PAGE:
Writing in the Trenches
May 12, 2021 § 12 Comments
By Candace Cahill
I am a rule follower. But I am also independent, resilient, and stubborn. I like to do new things and expand my knowledge. So, in the summer of 2019, I set out to write a book. Was I a writer? No. Am I now? Absolutely. Well, I’m learning anyway.
Writing the book itself was an adventure. The initial draft felt like going on a ten-mile hike, falling at the two-mile marker, and continuing despite bloody knees and palms. During the second draft, my wounds wept, then became itchy and crusty. On subsequent revisions I aired the scrapes, let them dry out and scab over, then soaked them lovingly in long, hot baths and applied ointment. Throughout the process, I fought self-doubt and imposter syndrome. And still do, but the scabs have fallen away, leaving tough scars and proof of my journey.
Now, I am on to the next stage of the process: pursuing publication.
If I want to go the traditional route, which I’ve discovered is the Holy Grail for most writers, I must get an agent. As the first in a series of gatekeepers within the realm of publishing, their job is to put my needs and desires as an author first. An agent would promote my work through an intricate courting process to big-time publishers, who only accept agented submissions. But—and this is a big but—the agent must choose me as a client. Therefore, I have sent passionate letters in hopes of luring one of them to love me. Have you ever gone about ‘looking for love?’ Yeah, kind of…counterintuitive. But this is the no-money-up-front option, which is particularly appealing to an out-of-work Alaskan tour guide in the era of covid-19.
Hybrid-publishing presents like an ‘a la carte’ menu for writers. They offer a team of professionals, all under one roof, who help an author develop and publish a well-constructed, marketable book. The single biggest difference is that the author foots the bill. Hybrids are not vanity presses. A hybrid press has a submission/acceptance process, seeks excellence in product outcome, and cares about the author’s success. A vanity press will accept all offered material, if the author has the capital upfront, and throw it ‘as is’ between two covers, without any quality control.
The self-publishing route requires—or allows—the author to do everything themselves. Essentially, the writer hires independent contractors: an editor, proofreader, cover designer, formatter, etc., then submits the work to a publisher facilitator, like Amazon, Barnes, and Noble, or Apple Press. Perfect for the independently-minded micromanager. Hmmm.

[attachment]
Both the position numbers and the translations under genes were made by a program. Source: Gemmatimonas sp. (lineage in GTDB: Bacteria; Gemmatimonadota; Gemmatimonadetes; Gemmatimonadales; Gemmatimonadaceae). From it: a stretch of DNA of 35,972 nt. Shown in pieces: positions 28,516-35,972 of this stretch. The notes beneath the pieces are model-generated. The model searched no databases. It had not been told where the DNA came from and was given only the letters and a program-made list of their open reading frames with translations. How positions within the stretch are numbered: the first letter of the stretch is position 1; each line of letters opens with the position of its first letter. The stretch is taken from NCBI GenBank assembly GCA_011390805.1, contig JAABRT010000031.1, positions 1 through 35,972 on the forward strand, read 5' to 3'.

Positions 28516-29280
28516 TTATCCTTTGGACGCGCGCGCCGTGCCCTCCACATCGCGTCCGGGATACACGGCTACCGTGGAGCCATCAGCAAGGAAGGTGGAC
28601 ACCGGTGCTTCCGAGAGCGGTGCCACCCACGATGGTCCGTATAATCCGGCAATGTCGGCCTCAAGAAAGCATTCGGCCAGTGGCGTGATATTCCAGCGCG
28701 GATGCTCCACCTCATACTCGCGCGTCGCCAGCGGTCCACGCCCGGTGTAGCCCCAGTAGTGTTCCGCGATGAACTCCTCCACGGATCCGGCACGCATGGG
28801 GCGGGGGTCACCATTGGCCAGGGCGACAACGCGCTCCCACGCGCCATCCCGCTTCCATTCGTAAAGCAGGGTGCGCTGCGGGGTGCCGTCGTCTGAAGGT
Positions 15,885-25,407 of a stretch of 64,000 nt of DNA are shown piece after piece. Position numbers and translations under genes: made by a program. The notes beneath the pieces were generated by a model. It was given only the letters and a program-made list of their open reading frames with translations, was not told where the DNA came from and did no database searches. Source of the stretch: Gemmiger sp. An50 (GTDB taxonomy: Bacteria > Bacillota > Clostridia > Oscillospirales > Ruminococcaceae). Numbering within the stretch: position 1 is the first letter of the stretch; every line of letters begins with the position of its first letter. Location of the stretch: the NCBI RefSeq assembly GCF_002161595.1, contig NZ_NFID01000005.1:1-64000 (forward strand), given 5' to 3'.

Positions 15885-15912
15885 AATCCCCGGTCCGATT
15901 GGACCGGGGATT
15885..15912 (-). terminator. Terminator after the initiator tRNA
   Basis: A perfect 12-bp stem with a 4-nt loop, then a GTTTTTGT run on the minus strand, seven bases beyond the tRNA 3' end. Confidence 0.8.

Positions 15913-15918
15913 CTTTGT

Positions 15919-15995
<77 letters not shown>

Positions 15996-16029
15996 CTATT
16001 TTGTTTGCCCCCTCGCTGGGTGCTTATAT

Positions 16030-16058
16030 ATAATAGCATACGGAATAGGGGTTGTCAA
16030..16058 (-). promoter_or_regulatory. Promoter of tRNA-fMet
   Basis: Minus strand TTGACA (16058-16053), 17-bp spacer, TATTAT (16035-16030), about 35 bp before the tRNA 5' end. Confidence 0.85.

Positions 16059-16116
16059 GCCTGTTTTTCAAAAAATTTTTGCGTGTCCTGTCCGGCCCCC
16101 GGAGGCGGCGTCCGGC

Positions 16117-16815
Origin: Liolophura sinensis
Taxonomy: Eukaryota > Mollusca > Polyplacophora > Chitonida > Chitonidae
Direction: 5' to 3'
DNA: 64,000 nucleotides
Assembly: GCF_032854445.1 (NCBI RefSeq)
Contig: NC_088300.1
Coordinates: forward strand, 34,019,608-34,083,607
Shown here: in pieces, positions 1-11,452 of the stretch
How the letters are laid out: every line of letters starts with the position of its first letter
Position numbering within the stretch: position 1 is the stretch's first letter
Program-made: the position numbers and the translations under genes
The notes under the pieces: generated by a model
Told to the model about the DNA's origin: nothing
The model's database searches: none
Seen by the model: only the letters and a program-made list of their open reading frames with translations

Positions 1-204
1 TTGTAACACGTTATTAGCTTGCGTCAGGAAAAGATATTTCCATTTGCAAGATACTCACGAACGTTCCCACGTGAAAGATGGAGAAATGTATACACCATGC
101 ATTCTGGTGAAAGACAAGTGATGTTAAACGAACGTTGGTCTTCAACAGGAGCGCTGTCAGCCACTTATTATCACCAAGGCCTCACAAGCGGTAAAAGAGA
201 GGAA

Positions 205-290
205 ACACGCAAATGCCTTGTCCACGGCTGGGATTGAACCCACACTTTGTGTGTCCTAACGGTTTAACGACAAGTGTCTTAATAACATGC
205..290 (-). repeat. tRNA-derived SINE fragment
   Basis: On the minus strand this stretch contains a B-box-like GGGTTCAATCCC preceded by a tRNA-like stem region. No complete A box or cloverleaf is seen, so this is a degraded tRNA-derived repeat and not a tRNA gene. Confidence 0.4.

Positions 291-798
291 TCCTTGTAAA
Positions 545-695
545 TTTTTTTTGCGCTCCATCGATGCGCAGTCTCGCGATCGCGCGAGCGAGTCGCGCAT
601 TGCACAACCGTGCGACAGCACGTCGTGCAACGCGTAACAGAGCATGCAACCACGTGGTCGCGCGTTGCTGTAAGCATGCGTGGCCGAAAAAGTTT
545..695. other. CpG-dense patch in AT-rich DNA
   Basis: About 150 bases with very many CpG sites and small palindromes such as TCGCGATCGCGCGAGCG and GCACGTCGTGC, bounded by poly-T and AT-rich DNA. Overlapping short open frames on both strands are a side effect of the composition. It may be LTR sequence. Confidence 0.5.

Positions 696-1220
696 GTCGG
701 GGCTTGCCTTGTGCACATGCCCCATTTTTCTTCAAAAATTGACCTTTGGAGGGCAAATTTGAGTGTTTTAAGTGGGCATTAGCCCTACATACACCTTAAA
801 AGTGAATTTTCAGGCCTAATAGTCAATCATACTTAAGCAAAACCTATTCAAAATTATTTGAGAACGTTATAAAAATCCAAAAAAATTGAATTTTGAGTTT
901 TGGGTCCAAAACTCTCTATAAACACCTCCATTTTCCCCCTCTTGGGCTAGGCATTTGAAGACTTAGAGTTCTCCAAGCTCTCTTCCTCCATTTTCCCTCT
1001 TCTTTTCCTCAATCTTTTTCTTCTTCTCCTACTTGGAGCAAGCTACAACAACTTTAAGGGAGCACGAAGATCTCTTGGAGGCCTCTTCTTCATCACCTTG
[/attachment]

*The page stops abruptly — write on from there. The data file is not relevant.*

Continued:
So, as you can see, the selection of a publishing track creates a whole new level of fright and exhilaration. It’s like a hike across the Chilkoot Trail: thirty-three miles over a three-thousand-seven-hundred-fifty-three-foot pass carrying a thirty-pound backpack and sleeping in the cold after tying your food up in a tree.
When I completed my manuscript, I immediately sent out a round of query letters to agents, utilizing tools designed to assist me in my search, like QueryTracker. So far, I have not elicited the attention of an agent.
Since January, I have sent thirty query letters, received one full manuscript request, seven rejections (two personalized), and the rest have been crickets. Not a bad showing, although yesterday when another rejection arrived, this one of my full manuscript, I resorted to dipping spoonsful of peanut butter into a bag of chocolate chips and stuffing them in my mouth.
Throughout this courtship process, I have rewritten or edited my query letter dozens of times. I participated in #PITMAD and began sending queries to small, independent presses that do not require agented submissions. I’ve written a respectable synopsis, am knee-deep in crafting a proposal, and attended numerous virtual writing events. Essentially, I am DIY-ing the sh*t out of this process.
But, I have yet to mention marketing, which is a whole other ‘opportunity’ for growth. In keeping with my hiking analogy: comparable to tackling the Appalachian or Pacific Coast Trail.
Nevertheless, I will forge on and head back to the querying trenches, because, as I’ve made abundantly clear, I am a rule follower.
Candace Cahill is a silversmith, musician, storyteller, and writer who lives in Denali, Alaska. You can find her work at ThomasCahillDesigns.com and https://mysonlostagain.blogspot.com/. Her work has been published by Severance and she is currently pursuing publication of her memoir, Goodbye Again.